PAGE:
T-rex skeleton in Singapore is a first for Asia but experts have got a bone to pick about ‘harmful’ auctions
- Dubbed Shen, meaning godlike, the 1,400kg frame of about 80 bones will be on display for three days before being shipped to Hong Kong to be sold in November
- But the trend for prehistoric auction lots has some experts concerned, they say the trend is ‘bad news for science’ because the remains belong in museums
Dinosaur fans got a glimpse of a Tyrannosaurus rex skeleton as it went on display in Singapore on Friday before an auction next month, as experts slammed the big-money bone trade as “harmful to science”.
The 1,400kg frame, composed of about 80 bones, will be the first T-rex skeleton auctioned in Asia, according to Christie’s, which has not given an estimate for the lot.
Dubbed Shen, meaning godlike, it will be on display for three days before being shipped to Hong Kong to be sold in November.
“None of the 20 T-Rex that exist in the world is owned by either an Asian institution or an Asian collector”, said Francis Belin, president of Christie’s Asia-Pacific. “We really wish that Shen will find a new home among our Asian collectors here”.
The adult dino, which stands 4.6 metres tall and 12 metres long, is thought to be male. It was excavated from private land in the Hells Creek Formation in Montana in the United States in 2020.
“I’ve never seen a real-life fossil before … It makes me feel in awe because it’s quite majestic,” said Lauren Lim, 33, who went to view the exhibit.
Shen – which lived during the Cretaceous period about 67 million years ago – is not the only dino auctioned in recent years.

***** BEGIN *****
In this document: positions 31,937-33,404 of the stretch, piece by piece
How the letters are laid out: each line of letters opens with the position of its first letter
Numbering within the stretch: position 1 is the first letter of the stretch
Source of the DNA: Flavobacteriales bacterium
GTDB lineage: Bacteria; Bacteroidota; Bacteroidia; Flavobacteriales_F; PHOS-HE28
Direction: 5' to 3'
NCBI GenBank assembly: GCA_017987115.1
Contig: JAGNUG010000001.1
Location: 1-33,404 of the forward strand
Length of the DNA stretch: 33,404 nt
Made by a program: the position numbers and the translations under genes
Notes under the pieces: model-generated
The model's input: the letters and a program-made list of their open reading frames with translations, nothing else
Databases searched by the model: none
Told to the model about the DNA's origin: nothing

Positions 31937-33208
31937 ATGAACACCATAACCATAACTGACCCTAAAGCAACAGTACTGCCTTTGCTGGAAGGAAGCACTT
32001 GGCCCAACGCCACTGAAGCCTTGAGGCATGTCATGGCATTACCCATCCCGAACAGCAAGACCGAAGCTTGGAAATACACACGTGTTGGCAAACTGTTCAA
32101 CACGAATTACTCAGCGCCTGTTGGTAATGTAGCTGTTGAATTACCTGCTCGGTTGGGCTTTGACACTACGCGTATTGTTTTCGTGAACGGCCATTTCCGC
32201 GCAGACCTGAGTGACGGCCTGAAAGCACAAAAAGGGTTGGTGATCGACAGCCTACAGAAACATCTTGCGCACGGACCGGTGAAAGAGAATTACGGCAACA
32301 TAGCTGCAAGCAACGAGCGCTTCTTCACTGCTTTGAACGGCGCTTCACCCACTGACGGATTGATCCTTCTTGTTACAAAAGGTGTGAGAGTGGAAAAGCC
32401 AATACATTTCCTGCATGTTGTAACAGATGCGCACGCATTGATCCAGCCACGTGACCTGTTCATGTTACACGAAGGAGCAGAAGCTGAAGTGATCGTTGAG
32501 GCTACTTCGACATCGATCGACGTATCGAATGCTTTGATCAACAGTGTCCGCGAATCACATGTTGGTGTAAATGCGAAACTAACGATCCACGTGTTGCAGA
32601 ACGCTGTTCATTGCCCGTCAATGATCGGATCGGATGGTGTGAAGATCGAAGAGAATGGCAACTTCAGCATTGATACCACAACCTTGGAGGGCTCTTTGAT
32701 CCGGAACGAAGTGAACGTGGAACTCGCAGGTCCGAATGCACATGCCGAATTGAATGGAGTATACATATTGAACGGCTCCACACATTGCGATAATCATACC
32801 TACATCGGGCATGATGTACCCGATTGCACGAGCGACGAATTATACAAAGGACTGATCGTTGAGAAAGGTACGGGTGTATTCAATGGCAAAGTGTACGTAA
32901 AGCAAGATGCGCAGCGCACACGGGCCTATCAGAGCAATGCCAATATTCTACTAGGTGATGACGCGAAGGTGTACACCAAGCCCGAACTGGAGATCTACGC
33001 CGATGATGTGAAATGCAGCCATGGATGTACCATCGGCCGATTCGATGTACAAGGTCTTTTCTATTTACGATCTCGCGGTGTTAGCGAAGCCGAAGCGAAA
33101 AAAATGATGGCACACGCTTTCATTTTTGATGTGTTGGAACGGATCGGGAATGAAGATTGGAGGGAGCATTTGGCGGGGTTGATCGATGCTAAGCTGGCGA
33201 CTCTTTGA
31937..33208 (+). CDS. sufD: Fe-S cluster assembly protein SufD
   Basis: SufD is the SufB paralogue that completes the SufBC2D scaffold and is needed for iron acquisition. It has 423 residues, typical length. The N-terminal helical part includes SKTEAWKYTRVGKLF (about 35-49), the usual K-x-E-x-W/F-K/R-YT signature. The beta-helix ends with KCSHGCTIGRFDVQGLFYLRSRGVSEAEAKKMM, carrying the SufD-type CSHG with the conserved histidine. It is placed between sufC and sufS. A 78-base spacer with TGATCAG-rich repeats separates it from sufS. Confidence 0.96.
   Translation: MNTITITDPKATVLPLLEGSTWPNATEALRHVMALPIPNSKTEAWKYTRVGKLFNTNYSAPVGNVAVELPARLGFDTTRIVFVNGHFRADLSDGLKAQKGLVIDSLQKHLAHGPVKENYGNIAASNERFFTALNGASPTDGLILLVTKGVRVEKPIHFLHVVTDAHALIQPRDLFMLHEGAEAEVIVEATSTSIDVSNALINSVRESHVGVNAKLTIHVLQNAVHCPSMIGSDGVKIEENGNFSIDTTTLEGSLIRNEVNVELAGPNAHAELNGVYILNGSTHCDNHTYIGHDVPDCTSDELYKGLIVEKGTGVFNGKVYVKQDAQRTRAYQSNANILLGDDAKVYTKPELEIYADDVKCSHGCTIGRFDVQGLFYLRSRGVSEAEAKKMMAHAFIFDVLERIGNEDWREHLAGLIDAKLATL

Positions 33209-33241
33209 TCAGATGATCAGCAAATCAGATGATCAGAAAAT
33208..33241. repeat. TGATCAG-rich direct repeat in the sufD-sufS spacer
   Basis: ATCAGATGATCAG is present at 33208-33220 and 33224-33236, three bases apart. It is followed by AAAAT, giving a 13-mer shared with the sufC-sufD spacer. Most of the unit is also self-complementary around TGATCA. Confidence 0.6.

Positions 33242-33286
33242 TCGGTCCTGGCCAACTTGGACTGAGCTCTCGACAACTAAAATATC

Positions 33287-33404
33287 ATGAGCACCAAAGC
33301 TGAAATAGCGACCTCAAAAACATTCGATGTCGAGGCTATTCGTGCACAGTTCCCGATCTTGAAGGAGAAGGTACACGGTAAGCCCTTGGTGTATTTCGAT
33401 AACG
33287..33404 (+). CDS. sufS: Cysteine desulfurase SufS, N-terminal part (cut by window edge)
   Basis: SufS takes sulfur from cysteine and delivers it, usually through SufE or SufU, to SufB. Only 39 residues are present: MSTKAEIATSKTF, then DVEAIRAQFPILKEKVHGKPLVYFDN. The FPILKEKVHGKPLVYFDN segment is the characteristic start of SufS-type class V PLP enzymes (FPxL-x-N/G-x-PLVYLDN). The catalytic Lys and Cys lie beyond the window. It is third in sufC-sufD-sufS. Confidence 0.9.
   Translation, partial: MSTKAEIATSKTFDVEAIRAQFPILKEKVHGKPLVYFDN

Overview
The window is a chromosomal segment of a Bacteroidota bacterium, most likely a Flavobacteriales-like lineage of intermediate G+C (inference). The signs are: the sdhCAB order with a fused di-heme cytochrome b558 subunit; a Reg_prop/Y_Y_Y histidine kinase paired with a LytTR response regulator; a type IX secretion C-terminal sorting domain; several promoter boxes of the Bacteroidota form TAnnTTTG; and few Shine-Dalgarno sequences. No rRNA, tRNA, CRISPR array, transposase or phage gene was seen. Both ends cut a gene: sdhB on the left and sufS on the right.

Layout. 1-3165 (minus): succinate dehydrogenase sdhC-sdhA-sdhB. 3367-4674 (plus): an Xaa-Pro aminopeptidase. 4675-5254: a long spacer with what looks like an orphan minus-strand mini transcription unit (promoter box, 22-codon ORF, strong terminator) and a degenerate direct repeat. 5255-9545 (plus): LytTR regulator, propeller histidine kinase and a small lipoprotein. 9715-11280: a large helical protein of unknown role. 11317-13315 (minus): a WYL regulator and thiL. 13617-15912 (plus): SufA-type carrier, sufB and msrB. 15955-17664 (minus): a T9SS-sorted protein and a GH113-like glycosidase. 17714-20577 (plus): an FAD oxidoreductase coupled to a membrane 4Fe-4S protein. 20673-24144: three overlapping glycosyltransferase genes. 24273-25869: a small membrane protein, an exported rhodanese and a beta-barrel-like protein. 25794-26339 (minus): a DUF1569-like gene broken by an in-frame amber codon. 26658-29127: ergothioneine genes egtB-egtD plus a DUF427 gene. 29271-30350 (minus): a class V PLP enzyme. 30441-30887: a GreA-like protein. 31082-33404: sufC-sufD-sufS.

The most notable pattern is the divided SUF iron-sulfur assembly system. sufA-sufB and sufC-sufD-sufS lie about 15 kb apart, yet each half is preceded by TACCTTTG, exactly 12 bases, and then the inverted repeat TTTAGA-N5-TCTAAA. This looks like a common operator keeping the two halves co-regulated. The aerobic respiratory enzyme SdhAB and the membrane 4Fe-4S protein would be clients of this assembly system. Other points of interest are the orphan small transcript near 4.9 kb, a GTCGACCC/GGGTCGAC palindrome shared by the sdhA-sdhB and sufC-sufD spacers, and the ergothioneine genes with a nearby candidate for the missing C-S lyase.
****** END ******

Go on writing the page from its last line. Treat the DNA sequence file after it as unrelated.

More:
In July, the first skeleton of a Gorgosaurus went under the hammer for US$6.1 million in New York. Another T-rex, “Stan”, was sold for US$31.8 million by Christie’s in 2020.
But the trend for prehistoric auction lots has some experts concerned.
“It’s a sad thing that dinosaurs are becoming collectible toys for the oligarch class, and I can only hope this fad ends soon,” said Steve Brusatte, a palaeontologist at the University of Edinburgh.
He said the trend was “bad news for science”, and the remains belonged in museums.
Thomas Carr, a palaeontologist from the US, described such sales as being “unquestionably harmful to science” even if the skeletons had been studied before being sold.
“A secure, permanent collection ensures that the observations that a scientist makes of a fossil can be tested and replicated – and a commercially held fossil has no such assurance,” Carr said.
Belin, of Christie’s, said he hoped a public institution would buy Shen, and added that the whole skeleton had been fully researched, recorded in 3D and “all the elements of the skeleton will be made available for the public to research”.
“We strongly hope that the new owner, whether it’s an institution or private, will ensure that it’s being seen by the public,” Belin said.